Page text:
The sun's family of planets, including the Earth, as well as its other companions like comets, all formed from a disk of material that was present in the early days of the solar system. Remnants of this disk can be found today in the outer parts of the solar system, in particular among the so-called "trans-Neptunian objects" (TNOs) -- bodies that orbit the sun farther (on average) than Neptune, which itself is thirty times farther from the sun than the Earth (i.e, thirty astronomical units, AU).
The first TNO to be found was Pluto, in 1930. The second TNO discovered (not counting Pluto's moon, Charon) was found in 1992, and is called "1992 QB1". Since 1992 another approximately 1000 TNOs have been found, out to a distance of about 60 AU. The largest of these is Eris, a TNO that, because it is larger than Pluto, helped prompt the debate that changed Pluto's status as a planet. TNOs do not emit visible light, but are seen in reflected sunlight. Because they are small and distant, it is difficult to see much farther away than about 60AU, and few are known. However, some astronomers think that there just may not be many that far or further away. Another star, they suggest, may have passed close to the sun in the early days of the solar system, for example helping to trigger a barrage of comets that ultimately passed near the earth. If so, this encounter might also have truncated the size of the disk, and so there just may not be many TNOs further away. Searching for more distant TNOs, or other evidence, could help resolve this puzzle about the early solar system. Indeed, one recent result from the Hubble Space Telescope suggests that there are very few more distant TNOs; unfortunately that result was of limited scope.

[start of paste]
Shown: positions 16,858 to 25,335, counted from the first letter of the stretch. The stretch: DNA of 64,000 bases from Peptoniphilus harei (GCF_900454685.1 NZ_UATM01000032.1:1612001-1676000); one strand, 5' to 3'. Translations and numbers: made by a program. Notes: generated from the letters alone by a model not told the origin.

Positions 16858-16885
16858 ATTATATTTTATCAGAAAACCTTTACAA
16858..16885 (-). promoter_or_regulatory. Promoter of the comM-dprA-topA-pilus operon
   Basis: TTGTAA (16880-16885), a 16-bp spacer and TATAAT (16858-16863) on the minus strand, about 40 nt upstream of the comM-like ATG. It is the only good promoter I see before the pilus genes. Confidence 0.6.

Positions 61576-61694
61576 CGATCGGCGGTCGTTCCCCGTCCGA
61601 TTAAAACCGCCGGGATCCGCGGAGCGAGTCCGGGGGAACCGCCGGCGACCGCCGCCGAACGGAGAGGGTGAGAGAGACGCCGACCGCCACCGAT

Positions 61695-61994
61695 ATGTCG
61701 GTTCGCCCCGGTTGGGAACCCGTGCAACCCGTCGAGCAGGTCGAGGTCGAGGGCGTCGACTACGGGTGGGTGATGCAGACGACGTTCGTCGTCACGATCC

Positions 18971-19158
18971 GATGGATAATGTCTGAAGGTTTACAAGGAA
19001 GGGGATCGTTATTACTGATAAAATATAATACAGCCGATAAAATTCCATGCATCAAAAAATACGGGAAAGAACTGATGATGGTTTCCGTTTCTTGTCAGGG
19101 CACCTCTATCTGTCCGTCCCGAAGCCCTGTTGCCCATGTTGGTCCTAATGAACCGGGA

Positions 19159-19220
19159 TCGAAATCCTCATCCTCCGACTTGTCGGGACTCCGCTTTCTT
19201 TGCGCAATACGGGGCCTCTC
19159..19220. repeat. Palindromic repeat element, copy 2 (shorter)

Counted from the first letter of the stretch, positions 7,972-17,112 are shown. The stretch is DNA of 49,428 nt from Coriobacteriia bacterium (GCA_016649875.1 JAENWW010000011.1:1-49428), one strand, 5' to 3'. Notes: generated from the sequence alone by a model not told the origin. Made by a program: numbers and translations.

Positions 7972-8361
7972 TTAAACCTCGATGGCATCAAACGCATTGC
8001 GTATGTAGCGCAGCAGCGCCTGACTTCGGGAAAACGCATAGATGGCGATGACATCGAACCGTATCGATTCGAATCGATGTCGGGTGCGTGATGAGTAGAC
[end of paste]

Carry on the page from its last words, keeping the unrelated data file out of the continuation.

CfA astronomer Matt Holman and his student Cesar Fuentes used very sensitive optical images to search for TNOs in a relatively large region of the sky. Their survey, which was able to detect objects nearly ten thousand times fainter than Pluto, is the first with both the sensitivity and coverage to reach significant general conclusions. They found 82 new TNOs, and model their properties to report clear evidence for a drop in the number of TNOs farther away from the sun than about 60 AU, as previously speculated. In particular, they find that there are many fewer small objects (100 kilometer diameters or less) than would be expected if there were no such drop. These results not only help to supplement the growing catalog of TNOs, they help astronomers piece together the cosmic environment of the early solar system, when the earth was in its infancy.